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The Coronavirus Global Response pledging event on 4 May celebrated raising 7.4 billion euro for the collaborative development of vaccines, treatment and diagnostics, but there is lack of clarity on ensuring equitable access and the role of the World Health Organization (WHO).

The European Commission pledged 1.4 billion euro, while other leading contributors included France (510 million euro), Germany (525 million), Japan (762 million), Spain (125 million), Canada (551 million), Norway (188 million), UK (441 million) and Italy (71.5 million). The USA was conspicuously absent.

The 2020 High Level Political Forum (HLPF) is scheduled to review the implementation of the 2030 Agenda for Sustainable Development and progress towards the SDGs on 7- 16 July 2020. The United Nations Department of Economic and Social Affairs (DESA) has released a provisional programme and concept note for the 2020 HLPF. DESA has also announced new modalities for virtual side events and exhibitions:

The International Labour Organization (ILO) issued a COVID-19 monitor on the world of work in light of the global coronavirus on 29 April. This was accompanied by a press release specifically focusing on informal work. It reports that: “1.6 billion workers in the informal economy – that is nearly half of the global workforce – stand in immediate danger of having their livelihoods destroyed” due to COVID-19.

WHO ACT Accelerator

On 24 April, the World Health Organization announced a multi-stakeholder initiative called the “Access to COVID-19 Tools Accelerator, or the ACT Accelerator”. The ACT Accelerator describes itself as “a collaboration to accelerate the development, production and equitable global access to new COVID-19 essential health technologies”. It is “grounded in a vision of a planet protected from human suffering and the devastating social and economic consequences of COVID-19”.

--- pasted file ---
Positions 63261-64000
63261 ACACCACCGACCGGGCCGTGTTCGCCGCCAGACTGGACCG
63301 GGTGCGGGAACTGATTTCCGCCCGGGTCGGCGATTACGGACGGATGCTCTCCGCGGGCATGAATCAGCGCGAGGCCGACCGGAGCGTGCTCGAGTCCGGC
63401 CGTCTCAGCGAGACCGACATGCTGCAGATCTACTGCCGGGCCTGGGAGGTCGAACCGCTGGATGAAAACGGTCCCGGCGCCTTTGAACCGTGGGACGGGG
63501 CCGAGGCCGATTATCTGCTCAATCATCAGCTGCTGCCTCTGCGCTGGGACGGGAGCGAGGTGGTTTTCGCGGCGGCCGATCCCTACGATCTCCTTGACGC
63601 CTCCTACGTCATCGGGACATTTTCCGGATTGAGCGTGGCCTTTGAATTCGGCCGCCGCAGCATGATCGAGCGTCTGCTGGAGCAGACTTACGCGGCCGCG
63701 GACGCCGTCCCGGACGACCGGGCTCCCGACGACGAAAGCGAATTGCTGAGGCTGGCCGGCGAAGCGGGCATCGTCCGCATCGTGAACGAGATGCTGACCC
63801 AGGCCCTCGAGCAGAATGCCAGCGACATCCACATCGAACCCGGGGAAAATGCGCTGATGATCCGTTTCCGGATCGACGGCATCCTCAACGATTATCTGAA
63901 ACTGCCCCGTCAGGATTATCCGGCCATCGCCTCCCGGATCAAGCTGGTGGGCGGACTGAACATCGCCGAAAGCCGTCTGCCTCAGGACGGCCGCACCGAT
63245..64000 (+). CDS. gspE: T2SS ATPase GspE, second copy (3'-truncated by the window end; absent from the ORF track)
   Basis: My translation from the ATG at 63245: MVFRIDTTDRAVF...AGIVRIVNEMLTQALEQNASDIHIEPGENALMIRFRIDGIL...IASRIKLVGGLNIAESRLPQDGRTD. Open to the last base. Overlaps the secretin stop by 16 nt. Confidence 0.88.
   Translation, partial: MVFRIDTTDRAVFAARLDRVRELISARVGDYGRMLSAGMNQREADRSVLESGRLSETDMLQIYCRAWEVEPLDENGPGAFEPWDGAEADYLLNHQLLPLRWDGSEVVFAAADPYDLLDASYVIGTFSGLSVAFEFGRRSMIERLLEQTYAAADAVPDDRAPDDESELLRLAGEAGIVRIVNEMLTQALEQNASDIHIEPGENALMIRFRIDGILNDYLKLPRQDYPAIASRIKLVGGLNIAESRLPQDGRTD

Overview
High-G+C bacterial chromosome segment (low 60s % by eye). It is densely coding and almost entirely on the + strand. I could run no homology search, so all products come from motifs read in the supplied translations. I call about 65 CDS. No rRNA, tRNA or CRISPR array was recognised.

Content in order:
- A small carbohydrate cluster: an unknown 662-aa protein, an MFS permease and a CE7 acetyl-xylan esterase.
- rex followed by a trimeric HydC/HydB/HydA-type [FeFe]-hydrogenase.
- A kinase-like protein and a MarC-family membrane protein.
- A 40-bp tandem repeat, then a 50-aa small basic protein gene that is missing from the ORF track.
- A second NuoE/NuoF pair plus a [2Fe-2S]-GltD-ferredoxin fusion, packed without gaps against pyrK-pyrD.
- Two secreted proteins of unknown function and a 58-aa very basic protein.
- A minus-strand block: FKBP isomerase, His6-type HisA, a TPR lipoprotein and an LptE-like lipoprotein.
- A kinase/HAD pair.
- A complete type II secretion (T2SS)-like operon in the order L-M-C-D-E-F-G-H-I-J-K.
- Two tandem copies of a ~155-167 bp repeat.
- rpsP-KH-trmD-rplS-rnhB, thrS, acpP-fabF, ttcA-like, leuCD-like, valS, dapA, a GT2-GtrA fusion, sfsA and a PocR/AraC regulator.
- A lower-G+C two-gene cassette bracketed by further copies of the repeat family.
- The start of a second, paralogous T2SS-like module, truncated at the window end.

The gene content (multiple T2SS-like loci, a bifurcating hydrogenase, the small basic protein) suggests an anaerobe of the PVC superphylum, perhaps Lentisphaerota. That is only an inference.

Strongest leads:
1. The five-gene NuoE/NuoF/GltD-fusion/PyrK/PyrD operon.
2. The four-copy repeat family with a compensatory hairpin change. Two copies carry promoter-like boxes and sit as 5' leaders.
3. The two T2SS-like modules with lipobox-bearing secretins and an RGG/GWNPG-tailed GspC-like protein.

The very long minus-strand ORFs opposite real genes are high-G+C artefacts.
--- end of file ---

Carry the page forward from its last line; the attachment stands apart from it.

Member States adopted General Assembly Resolution “International cooperation to ensure global access to medicines, vaccines and medical equipment to face COVID-19” on 20 April under silence procedure. The resolution, drafted by Mexico and sponsored by 75 other delegations, states that the current crisis calls for:

Ziad Abdel Samad
Arab NGO Network for Development (ANND)

Never has the world witnessed such a state of panic, not even in world wars, where vast areas remained relatively safe. But the current Corona epidemic seems like a state of global war that will not exclude anyone or any region of this planet. Countries have closed their borders and airports, stopped their railways, and reduced the movement of shipping. Regions inside the same state were isolated and citizens voluntarily quarantined in an unprecedented manner. Distance education has become the way to complete the academic year, depending on the infrastructure required to communicate via the Internet and appropriate applications.

The Financial Accountability, Transparency and Integrity (FACTI) Panel, a joint General Assembly and ECOSOC initiative established in early 2020, will hold a virtual consultation with Member States on 24 April. The Panel has made available an overview of existing mechanisms and a concept note of their work. Among their priorities will be addressing financial secrecy.

The global impact of the COVID-19 crisis and the responses have raised a wide range of human rights concerns.
UN human rights experts and the UN High Commissioner have spoken out, collectively and individually, issuing statements covering the full range of civic, political, economic and cultural rights.

The UN General Assembly (UNGA) Member States have adopted by consensus a Resolution (A/RES/74/270) on COVID-19 that calls for “international cooperation” and “multilateralism”. The resolution recognizes the "unprecedented effects of the pandemic, including the severe disruption to societies and economies, as well as to global travel and commerce, and the devastating impact on the livelihood of people". It calls for "intensified international cooperation to contain, mitigate and defeat the pandemic, including by exchanging information, scientific knowledge and best practices”. It stresses "the need for full respect for human rights" and states that "there is no place for any form of discrimination, racism and xenophobia in the response to the pandemic".


This is a special issue of the SUNS, in honour of, and tribute to, Martin Khor

SUNS - South North Development Monitor
#9100 Wednesday 15 April 2020

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